If you are about to move into new rented accommodation, make sure that your deposit is properly protected.
Until the Housing Act 2004 came into force many deposits were wrongly retained by landlords, a state of affairs which necessarily gave rise to injustice.
To ensure that landlords would safeguard their tenants’ money, tenancy deposit schemes were introduced. The schemes apply to all tenancies beginning on or after 6 April 2007 and provide greater protection for tenants at the end of their tenancy.
Tony Irving of Hancock Quins Solicitors in Watford explains: “Deposits for all assured shorthold tenancies in England and Wales are covered by the legislation. A particular procedure must be followed.”
Within 30 calendar days of receiving the deposit the landlord must do a number of things:
1. Place the deposit in a government backed Tenancy Deposit Scheme (TDP) scheme. Three organisations provide the schemes:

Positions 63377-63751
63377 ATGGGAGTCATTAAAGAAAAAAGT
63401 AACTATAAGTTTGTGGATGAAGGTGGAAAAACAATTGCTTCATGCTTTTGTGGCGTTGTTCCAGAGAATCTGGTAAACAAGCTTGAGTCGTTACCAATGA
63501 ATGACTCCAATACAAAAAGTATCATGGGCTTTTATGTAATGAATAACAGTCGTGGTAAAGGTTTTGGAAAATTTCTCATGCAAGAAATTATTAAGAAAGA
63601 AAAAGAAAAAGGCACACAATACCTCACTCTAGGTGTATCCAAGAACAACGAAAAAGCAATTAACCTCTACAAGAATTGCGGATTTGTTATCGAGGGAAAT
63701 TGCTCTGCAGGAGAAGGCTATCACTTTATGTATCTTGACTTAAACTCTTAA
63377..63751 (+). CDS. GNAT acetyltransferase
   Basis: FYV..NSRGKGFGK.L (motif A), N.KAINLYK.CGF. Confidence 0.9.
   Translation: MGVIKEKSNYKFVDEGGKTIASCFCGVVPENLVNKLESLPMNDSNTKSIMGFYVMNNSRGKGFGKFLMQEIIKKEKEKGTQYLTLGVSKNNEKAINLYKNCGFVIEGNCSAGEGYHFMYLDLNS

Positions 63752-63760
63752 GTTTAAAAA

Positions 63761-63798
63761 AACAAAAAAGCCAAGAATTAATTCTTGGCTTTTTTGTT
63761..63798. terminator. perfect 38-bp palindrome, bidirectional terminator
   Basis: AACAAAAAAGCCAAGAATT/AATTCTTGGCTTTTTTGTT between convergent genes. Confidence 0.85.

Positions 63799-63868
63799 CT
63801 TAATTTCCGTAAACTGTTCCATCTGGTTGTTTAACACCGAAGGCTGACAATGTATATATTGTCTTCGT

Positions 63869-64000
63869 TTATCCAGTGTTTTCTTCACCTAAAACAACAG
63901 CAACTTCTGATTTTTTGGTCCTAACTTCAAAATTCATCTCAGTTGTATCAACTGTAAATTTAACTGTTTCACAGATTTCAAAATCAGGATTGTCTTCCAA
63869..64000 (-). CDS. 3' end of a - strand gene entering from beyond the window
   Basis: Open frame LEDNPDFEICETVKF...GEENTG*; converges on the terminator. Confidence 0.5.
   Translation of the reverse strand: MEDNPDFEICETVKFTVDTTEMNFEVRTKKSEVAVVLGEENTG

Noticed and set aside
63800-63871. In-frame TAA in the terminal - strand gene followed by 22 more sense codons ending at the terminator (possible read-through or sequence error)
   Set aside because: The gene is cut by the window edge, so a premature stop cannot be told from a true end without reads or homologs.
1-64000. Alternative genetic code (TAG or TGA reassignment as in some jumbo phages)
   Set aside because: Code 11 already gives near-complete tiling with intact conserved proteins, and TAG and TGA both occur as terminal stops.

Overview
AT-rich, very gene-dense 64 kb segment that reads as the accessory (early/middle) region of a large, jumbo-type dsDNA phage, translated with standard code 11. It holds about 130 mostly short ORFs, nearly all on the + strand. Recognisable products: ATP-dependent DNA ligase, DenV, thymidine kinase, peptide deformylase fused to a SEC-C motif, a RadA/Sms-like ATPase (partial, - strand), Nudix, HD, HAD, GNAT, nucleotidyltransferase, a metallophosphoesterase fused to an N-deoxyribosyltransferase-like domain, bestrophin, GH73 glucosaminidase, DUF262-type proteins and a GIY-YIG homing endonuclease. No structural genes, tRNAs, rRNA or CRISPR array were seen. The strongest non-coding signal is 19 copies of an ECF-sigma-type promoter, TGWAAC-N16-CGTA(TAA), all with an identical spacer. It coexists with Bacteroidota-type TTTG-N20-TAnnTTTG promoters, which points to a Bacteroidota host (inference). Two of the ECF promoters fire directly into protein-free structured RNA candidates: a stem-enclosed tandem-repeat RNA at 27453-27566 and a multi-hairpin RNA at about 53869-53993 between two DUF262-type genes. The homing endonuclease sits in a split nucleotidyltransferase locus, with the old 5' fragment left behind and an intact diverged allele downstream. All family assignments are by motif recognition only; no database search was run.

- Tenancy Deposit Scheme (TDS);
- My Deposits; and
- The Deposit Protection Service.
2. Provide the tenant with the following information:
- the property address;
- the deposit amount;
- how the deposit is protected;
- the name and contact details of the TDP Scheme and its dispute resolution service and their (or the letting agency’s) name and contact details;
- the name and contact details of any third party that has paid the deposit;
- why they might keep some or all of the deposit;
- how to apply to get the deposit back;
- what the tenant must do if they can’t get hold of the landlord at the end of the tenancy;
- what the tenant needs to do if there is a dispute over the deposit.
Once the deposit is protected by the scheme it will not be released until the landlord and tenant have agreed the amount that is to be returned. If the landlord and tenant are in agreement the landlord must return the deposit to the tenant within 10 days of establishing as much.
If you need legal advice about these issues or landlord and tenant law generally please contact Tony Irving on 01923 650850 or email@example.com to discuss how Hancock Quins can help you.
The contents of this article are intended for general information purposes only and shall not be deemed to be, or constitute legal advice. We cannot accept responsibility for any loss as a result of acts or omissions taken in respect of this article.